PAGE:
Down on the farm
My uncle is retired and lives on an expansive piece of land in southern Vermont. He likes to putter around on his property with his Ford tractor, moving stumps and building stone walls.
“Mark,” he often says to me. “Give every man a tractor and a piece of land, and there would be no wars in the world.”
For a long time I saw no flaw in this theory. Then I read about Roger Pion. If every man had a tractor we might indeed have world peace. We might also have a lot of flattened police cars.
Earlier this summer, Pion, a Newport, Vermont farmer was allegedly found to be in possession of a small amount of a crop not usually found for sale at the local farm stand. When officers were in the process of arresting Roger, the man — again allegedly — resisted arrest.
Roger was released, and he returned home quite upset. Roger may have been a Pion, but he was no peon. One can only imagine his feelings of powerlessness against the long arm of the law in the form of the Orleans County Sheriff’s Department. So Roger did what any red-blooded American would do. He went to the kitchen to brew a pot of tea and draft a scathing letter to the editor of the local paper.
Actually, that is not at all what Roger did. Maybe he was out of Earl Grey, or perhaps he couldn’t find appropriate stationery for such a missive. For whatever reason, instead of using the written word to express his displeasure, Roger decided to review his other options.
Mr. Pion had several items available on the farm that could help him exact his revenge against the local constabulary. He could roll a couple of bales of hay into the Sheriff Department’s parking lot and block the entrance. Too sophomoric. He could bring a Holstein to the sheriff’s department and squirt some raw milk on the station steps. Too weird. He could get on his red Case MX255, full-sized, 255-horsepower tractor and drive over any and all law enforcement vehicles at the station. Perfect.
And that’s exactly what he did. Roger drove down to the station and literally gave the entire sheriff’s fleet of vehicles a lower profile.
Apparently, the Orleans County Sheriff’s Department building has no windows and the air conditioning was cranked, so they had no idea what was transpiring a short distance away. And then they received a 911 call that probably went something like this:
911 caller: I’d like to report that someone is vandalizing police cars in a parking lot.
Dispatcher: Vandalizing them?
911 caller: Well, sort of; he’s crushing them like they were grapes with a monster tractor.
Dispatcher: What is the address of the parking lot?
911 caller: It’s in downtown Newport. 255 Main Street.
Dispatcher: That address sure sounds familiar. Wait a minute … Hey boys! Get outside fast! Someone’s turning your cars into street signs!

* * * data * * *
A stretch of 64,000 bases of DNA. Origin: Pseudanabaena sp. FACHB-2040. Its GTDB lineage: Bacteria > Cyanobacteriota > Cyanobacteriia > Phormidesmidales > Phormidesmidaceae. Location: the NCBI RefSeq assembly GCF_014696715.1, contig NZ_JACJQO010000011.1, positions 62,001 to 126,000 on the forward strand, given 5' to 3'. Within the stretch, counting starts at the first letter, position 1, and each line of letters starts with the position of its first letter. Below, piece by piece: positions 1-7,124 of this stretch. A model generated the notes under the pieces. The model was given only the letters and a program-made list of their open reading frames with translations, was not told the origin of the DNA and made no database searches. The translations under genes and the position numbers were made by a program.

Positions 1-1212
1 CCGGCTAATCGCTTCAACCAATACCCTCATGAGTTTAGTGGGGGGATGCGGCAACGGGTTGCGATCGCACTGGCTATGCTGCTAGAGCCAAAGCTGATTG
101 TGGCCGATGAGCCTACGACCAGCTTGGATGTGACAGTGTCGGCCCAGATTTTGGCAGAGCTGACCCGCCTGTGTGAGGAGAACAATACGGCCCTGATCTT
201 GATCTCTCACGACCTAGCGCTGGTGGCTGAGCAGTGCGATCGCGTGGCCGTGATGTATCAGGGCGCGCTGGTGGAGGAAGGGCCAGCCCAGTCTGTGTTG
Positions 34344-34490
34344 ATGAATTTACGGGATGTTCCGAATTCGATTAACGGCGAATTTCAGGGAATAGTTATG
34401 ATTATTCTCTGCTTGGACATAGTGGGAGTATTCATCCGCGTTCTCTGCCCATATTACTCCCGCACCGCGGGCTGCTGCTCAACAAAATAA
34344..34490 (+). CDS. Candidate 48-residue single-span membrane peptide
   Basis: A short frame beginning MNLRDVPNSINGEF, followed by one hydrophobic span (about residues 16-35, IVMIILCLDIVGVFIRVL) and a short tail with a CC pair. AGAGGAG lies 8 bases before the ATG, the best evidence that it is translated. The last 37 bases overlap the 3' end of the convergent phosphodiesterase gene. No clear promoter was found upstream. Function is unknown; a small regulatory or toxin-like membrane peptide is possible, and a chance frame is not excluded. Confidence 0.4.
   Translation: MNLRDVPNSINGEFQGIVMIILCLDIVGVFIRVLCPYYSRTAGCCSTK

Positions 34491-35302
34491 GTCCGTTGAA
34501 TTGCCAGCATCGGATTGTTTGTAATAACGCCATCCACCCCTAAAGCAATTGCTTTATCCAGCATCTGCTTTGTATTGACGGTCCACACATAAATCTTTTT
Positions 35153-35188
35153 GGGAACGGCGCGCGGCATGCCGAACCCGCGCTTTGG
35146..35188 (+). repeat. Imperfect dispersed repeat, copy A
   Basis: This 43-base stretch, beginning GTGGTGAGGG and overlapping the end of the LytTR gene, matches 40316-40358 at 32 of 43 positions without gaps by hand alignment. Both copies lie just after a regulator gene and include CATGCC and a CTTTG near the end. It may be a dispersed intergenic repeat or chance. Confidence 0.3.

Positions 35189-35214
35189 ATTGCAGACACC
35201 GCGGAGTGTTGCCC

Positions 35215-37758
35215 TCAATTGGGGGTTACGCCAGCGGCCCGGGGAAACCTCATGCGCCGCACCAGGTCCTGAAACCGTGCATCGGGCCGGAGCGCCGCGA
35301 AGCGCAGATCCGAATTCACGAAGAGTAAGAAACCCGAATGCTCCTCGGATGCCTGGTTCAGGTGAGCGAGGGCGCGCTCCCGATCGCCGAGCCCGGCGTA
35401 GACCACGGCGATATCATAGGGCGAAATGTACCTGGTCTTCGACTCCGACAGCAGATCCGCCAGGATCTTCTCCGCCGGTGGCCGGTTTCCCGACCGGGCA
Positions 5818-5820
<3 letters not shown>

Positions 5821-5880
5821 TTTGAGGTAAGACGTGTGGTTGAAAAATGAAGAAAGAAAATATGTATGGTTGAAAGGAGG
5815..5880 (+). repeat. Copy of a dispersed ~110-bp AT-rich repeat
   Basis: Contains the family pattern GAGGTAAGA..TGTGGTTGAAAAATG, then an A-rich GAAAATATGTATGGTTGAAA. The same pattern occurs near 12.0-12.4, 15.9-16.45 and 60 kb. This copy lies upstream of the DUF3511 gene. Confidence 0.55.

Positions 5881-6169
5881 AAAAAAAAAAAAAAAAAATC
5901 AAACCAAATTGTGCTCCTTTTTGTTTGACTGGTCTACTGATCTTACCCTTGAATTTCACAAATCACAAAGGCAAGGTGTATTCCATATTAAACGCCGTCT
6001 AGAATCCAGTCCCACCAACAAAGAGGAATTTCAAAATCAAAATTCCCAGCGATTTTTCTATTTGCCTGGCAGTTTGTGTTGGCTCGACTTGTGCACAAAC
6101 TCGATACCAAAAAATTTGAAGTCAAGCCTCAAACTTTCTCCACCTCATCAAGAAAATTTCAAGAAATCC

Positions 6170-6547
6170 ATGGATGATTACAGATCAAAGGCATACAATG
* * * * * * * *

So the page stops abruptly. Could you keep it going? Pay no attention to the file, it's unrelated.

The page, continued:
When the officers ran outside, they saw the result of some serious vehicular mayhem and Roger driving away on his tractor. Unfortunately, none of the responding officers were the size and shape of a credit card, so getting into any of their newly remodeled vehicles was out of the question.
Thinking quickly, several officers commandeered a resident’s car to pursue Roger and he was apprehended a short time later.
This story isn’t all bad. Despite an estimated $300,000 in damage to the cruisers, there were amazing tales of property in certain cars left intact. Chief Deputy Philip Brooks said that some of the items stored in the trunk of his particular cruiser, which included a rifle and shotgun, were unharmed. “Even my hat held its shape,” he said.
Roger was in a heap of trouble. He was subsequently charged with 11 counts, including unlawful mischief and aggravated assault. Fortunately for the farmer, he was not charged with the most serious crime of crushing a county sheriff’s campaign hat.
But the tale doesn’t end here. Roger has become an Internet sensation. A group of supporters started a Facebook page in his name and as a result, thousands of dollars have poured in for his defense fund.
On the side of law and order, the Orleans County Sheriff’s Department supporters organized a car wash to benefit the department. Exact dollar figures have not been made available, but it is a good guess that they raised at least $50.
I think my uncle envisions a tractor-filled world where busy citizens are leveling their fields, building stone walls and digging swimming ponds. The fact is, if you have a tractor on your property you are a whirlwind of law breaking destruction waiting to happen.
Oh, I can hear the National Tractors Association now. “Mark, tractors don’t flatten police cruisers. People flatten police cruisers.”
Mark S. Albury lives in Northfield Falls.